Dance Review: Sex And Death In Austro-Hungary – A Ballet For Grown-Ups

The London dance stage is fizzing with fatal attractions this month – English National Ballet is revelling in Ecstasy and Death over at the Coliseum, Sadler’s is hosting a pair of tragic star-cross’d lovers from the National Ballet of Canada, and the Royal Ballet greets Spring with a revival of the danse macabre to end them all – Kenneth MacMillan’s 1978 masterpiece Mayerling. Based on the real events leading to a hushed-up double suicide at the court of Emperor Franz Josef, Mayerling is a dark, intense ballet about as far from the conventional folktales and fairy princesses as it’s possible for the classical form to get.

Unusually for ballet, our central character is male – and what a character for a dancer to get their teeth and tights into. Mad, bad and supremely dangerous to know, Crown Prince Rudolf is the unhappy heir of the Austro-Hungarian throne. The decadent trappings of the Austrian fin de siècle, with its easy morals and even easier liaisons, surround him at every turn. At the same time, Rudolf is weighed down by the oppressive traditions of the Imperial court, an ill-fated marriage to Princess Stephanie of Belgium, and the constant, treasonous demands of his Hungarian separatist friends. Edward Watson physicalises this torn personality superbly, reaching his long, limber legs into arabesques that speak of great yearning. What the young prince is yearning for, even he may not know precisely – but it is certainly some kind of escape.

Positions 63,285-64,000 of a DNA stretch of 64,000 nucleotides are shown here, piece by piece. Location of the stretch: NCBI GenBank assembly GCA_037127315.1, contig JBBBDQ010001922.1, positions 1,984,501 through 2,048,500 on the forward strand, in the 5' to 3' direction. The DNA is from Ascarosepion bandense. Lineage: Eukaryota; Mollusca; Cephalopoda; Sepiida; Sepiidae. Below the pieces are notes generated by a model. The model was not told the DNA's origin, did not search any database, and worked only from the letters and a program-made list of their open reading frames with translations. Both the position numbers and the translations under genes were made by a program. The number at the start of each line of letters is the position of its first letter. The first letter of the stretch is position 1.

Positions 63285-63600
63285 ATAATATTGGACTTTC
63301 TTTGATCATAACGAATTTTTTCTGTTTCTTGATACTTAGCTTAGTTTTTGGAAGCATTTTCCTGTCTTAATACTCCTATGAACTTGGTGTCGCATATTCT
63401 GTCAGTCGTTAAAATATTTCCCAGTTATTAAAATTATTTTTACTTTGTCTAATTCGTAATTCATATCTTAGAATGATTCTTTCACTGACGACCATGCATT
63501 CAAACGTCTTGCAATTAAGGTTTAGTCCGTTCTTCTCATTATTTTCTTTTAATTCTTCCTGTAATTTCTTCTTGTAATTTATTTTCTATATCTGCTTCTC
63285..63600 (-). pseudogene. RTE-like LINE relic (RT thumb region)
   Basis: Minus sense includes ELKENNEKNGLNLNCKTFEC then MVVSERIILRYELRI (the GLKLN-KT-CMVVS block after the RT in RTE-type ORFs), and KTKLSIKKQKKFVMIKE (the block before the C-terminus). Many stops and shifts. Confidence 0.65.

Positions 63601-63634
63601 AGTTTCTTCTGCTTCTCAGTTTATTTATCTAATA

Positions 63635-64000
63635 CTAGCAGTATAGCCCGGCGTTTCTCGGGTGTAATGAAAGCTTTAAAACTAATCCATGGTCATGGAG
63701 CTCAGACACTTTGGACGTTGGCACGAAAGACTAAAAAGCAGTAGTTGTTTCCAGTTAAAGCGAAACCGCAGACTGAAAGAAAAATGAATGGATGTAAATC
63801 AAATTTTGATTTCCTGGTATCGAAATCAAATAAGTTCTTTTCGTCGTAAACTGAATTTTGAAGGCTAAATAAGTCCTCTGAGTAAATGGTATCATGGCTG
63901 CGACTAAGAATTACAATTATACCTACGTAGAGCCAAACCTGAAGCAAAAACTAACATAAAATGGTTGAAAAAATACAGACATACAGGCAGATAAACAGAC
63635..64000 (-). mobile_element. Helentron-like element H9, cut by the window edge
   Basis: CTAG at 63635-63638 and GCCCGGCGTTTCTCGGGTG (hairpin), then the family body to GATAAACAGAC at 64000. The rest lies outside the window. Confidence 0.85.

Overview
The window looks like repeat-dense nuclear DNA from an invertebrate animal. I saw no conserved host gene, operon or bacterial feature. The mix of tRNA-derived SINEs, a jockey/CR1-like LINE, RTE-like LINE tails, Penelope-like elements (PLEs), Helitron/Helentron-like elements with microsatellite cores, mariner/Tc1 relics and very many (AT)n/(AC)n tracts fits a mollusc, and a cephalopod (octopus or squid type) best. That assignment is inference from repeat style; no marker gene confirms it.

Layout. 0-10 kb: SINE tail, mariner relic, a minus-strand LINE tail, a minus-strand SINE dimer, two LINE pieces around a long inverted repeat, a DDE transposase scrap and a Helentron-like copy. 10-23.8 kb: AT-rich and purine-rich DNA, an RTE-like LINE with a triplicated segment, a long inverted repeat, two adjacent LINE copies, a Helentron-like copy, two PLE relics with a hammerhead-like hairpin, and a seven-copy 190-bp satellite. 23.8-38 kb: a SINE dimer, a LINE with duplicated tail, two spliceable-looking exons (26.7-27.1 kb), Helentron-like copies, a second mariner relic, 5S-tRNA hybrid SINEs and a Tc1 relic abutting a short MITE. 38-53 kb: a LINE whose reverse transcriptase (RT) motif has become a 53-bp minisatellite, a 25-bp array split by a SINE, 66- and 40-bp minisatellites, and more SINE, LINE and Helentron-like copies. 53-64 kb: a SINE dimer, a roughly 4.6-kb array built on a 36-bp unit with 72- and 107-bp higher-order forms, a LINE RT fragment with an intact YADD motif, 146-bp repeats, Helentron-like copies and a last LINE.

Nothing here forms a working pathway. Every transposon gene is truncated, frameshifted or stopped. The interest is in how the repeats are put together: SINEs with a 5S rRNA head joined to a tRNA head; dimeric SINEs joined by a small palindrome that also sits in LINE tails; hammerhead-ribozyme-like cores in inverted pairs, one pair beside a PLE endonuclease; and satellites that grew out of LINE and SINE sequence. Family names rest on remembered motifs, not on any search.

Rudolf is perhaps the most physically demanding role in all of male repertory; the prince is onstage in almost every scene, and frequently partnering his many lovers in hugely athletic pas-de-deux. It’s also an emotionally demanding role, requiring a visible descent into the torment and madness that makes a suicide pact appear plausibly appealing, even necessary, to the prince. Watson, who recently brought his talents to the role of Gregor Samsa in Metamorphosis at the Linbury, performs Rudolf with great emotional legibility and maturity. He seeks not only sex but solace in the arms of his mistresses, craving a connection beyond the merely physical.